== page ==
Kjaerholm is a reputable and great Danish furniture designer. He was educated at Copenhagen, where he was employed as a teacher from 1952 to 1956. Furthermore, he tutored at the Danish Academy of Arts in Copenhagen. He autonomously designed for both Hansen and Christiansen. Kjaerholm was a leading figure who used ordinary materials and steel frames in his work in the history of Danish design.
The products this man created remain the symbol of classics minimalist design as a craftsman, designer, and architect.
Poul Kjaerholm became a professor at the Art Academy in Copenhagen in 1976, where he was a director until his demise.
The Biography of Poul Kjaerholm
Poul Kjærholm who was a Danish furniture designer during his lifetime was born on 8 January 1929 in a place called Oster Vra in Denmark. He started his career as an apprentice cabinet maker or carpentry in 1948 before going to the Copenhagen School for the Applied Arts from 1949 to 1952, where he studied furniture design.
In the year 1953, he wedded Hanne who was also a successful architect. He was a man who was very eloquent and as a result of his natural authority, he began an exceptional career as an instructor in 1952 without stopping his education with his lecturers.
Poul Kjaerholm designed different pieces that actually represented a mix of new technologies, techniques, and craftsmanship. This approach was exhibited in his diploma project known as PK 25 Chair of 1951. He used cut chromium-plated sheet steel for the frame of the chair, while the back and seat of the chair are of flag rope wrapped around the frame and drawn tight.
The seat furniture designed by Poul Kjaerholm can be referred to as Standard Modern, by way of the severe formalism of that school restrained by softer, lighter forms and the usual Scandinavian use of natural materials like woven cane, leather, and wood.
Poul Kjaerholm also considered steel to be a natural material, which in his own opinion had artistic qualities on the same level as those of wood. A two-piece construction of molded laminated wood called PKO was designed in 1952 by Poul Kjaerholm. It was of sculptural elegance.
From 1955 to 1956, the light, stylish PK22 chair, was designed by Kjaerholm. The chair slightly evokes the Barcelona Chair. The seat of this chair comprises of woven cane and stretched leather. The surface of Hammock aka PK24 chaise longue also designed by Kjaerholm in 1965 also comprises of woven cane and its lengthened form evokes the LC1 chaise longue but appeared much lighter and simpler than the earlier piece.
Poul Khaerholm designed the renowned PK 91 folding stool in 1961. It was covered in sailcloth or leather. He later designed the PK 20 swing chair in 1967. All his designs are implemented by his friends and associates.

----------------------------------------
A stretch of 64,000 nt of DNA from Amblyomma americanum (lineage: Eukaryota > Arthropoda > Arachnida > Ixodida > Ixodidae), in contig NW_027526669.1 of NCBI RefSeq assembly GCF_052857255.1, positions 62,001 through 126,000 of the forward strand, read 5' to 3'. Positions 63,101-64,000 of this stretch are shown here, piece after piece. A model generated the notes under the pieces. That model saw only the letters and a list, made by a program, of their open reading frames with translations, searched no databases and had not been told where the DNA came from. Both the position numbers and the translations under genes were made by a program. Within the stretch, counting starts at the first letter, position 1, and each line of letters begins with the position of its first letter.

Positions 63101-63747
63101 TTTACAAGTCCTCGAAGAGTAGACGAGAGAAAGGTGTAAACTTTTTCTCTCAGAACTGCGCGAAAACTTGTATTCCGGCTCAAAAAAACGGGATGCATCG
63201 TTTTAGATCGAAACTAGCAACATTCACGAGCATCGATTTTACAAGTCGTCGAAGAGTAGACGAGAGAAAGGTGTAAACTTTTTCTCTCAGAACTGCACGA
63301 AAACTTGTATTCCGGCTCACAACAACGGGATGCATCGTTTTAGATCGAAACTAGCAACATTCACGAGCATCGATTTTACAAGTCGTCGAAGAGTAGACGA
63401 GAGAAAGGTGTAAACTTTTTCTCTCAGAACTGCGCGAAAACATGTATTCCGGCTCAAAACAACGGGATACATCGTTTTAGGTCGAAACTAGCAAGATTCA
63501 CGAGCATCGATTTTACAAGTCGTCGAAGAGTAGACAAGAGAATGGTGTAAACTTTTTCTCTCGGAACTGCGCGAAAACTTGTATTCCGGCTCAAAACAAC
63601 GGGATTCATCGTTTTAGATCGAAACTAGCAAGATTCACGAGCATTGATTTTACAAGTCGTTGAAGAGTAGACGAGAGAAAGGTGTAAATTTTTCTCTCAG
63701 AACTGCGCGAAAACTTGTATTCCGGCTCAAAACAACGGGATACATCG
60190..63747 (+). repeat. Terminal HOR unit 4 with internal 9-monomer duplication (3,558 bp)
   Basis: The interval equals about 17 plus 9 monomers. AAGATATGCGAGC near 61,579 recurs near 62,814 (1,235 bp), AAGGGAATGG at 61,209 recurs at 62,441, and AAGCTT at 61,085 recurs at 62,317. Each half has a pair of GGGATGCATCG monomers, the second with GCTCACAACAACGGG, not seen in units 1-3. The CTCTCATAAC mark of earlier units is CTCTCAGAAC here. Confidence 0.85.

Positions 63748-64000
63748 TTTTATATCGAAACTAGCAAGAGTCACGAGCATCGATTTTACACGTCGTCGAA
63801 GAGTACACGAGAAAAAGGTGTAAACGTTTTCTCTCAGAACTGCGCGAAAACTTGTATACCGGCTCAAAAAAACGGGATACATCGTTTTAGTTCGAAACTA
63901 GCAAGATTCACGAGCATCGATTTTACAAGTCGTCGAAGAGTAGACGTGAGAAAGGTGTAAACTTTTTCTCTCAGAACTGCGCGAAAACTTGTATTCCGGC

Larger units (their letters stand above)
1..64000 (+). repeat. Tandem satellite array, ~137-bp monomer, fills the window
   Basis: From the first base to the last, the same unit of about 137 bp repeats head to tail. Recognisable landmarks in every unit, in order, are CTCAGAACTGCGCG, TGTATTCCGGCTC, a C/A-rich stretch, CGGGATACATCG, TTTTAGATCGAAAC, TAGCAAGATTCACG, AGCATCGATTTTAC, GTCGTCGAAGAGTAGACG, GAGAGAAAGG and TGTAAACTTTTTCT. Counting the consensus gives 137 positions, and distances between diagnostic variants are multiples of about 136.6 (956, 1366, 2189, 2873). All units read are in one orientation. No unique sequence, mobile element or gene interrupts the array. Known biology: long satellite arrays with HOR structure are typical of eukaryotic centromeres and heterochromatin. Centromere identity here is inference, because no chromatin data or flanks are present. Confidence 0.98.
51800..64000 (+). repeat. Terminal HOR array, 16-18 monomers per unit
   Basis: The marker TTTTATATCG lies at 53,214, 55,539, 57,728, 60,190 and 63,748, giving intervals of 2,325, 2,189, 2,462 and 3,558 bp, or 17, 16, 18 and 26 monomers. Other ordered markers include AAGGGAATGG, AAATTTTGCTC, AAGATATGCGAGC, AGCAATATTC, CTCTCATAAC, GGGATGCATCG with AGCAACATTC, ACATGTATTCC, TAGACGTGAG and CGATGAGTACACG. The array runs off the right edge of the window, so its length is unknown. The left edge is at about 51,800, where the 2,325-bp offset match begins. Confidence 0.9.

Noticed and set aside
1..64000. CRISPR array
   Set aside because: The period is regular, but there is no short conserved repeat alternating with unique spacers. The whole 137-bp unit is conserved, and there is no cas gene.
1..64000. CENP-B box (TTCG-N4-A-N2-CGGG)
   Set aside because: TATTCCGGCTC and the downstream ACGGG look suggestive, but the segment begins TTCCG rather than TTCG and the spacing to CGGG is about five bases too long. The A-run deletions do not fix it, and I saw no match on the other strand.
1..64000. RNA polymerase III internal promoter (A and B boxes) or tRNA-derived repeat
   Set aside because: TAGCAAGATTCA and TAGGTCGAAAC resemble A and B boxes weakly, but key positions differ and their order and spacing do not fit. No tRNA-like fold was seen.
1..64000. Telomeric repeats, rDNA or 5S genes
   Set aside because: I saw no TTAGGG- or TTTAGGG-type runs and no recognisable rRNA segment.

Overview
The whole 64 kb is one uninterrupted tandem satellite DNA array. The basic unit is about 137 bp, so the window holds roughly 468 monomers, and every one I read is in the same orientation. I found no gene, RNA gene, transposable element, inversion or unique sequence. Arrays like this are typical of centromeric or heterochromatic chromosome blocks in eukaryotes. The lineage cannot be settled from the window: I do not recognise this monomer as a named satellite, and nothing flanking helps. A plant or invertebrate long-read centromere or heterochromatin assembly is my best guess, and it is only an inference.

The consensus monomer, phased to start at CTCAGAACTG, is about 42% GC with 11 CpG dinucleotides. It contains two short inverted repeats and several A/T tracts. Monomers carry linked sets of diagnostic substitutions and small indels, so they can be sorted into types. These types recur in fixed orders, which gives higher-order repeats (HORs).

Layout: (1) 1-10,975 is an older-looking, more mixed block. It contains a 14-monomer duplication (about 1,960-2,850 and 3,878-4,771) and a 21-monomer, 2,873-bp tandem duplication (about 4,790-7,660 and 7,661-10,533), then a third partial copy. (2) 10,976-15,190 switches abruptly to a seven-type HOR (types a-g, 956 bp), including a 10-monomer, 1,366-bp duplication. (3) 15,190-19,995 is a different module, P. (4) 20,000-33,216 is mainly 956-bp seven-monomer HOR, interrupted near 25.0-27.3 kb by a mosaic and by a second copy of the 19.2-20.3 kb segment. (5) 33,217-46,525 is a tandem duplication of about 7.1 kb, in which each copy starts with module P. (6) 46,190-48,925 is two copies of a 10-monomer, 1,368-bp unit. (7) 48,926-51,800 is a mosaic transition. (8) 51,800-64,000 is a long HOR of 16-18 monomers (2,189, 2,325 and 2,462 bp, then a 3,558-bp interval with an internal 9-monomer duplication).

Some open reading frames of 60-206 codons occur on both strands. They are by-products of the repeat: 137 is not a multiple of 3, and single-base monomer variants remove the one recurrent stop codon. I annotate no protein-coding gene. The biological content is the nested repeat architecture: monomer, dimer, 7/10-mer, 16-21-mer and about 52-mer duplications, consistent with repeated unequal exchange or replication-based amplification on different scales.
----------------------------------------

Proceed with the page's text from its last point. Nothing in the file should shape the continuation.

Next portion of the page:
The Life of Poul Khaerholm
Poul Khaerholm worked for his friend who produced a wide range of his furniture from the mid-1950s. His idiosyncratic style was obvious in his PKO minimalist plywood series as early as 1952. The PK61 coffee table of 1955 was a good-humoredly irrational supporting frame noticeable through the glass top.
He was given global recognition for his contributions to the Formes Scandinaves trade fair held in Paris and the award of the legendary Award for his PK22 chair, both in 1958. In 1957 and 1960, Poul won the Milan Trennali Grand Prize. He became the deputy and lecturer at the Copenhagen Academy of Fine Arts in 1959.
The PK24 Chaise Longue symbolized the mature style of this Danish designer in 1965. The flowing lines of the lounge combined woven cane and steel. Furthermore, he was honored with the Danish ID Prize for product design in 1967.
In 1973, Khaerholm became head of the Institute for Design and later a professor in 1976.
Works of Khaerholm
Most of the furniture works of Khaerholm was first made by his friend in Hellerup. A wide range of his products has been manufactured by Fritz Hansen, a foremost Danish furniture manufacturing company since 1982. His works are in the permanent locations of Museums of Modern Arts in Germany, Denmark, New York and London.
A good number of Kjærholm’s contemporaries opted for wood as their primary furniture construction material in typically Scandinavian fashion. Kjærholm opted for steel as his major but always mixed it with other materials like marble, cane, leather or wood.
The steel’s useful latent is not only the interesting aspect of the artistic work of Khaerholm, but also the refraction of light on its surface is an important part of his creative work. He considered steel a material with similar artistic merit just like leather and wood.
Kjærholm Productions was founded by Kjaerholm’s son in 2004 to continue the manufacturing of the furniture of his father friend had stopped its production in 2003.
The complete and ultimate reference work of Khaerholm otherwise known as The Furniture of Poul Kjaerholm was published in 2008.
Examples of Some of His Works
- The PK25 Lounge Chair (1951/52). The production began in 1956. The chair was made on one single sheet of steel cover was done with sailing rope/cord
- The PK61 aka Coffee Table (1955): Produced to complement PK22. The top of the chair can be in slate, granite, marble, or glass
- The PK22 Lounge Chair (1956). It was very famous.
- PK20 Rocking Chair (1967)
- PK91 X Stool (1961)
- PK80 Day Bed (1957)
- PK24 Hammock Chair (1965)
- The Tulip Chair (1961)
- PK33 Tripod stool (1959) : The construction was similar to PK80 daybed. Its top and feet sticks together using rubber rings
This Danish designer eventually died on 18 April 1980.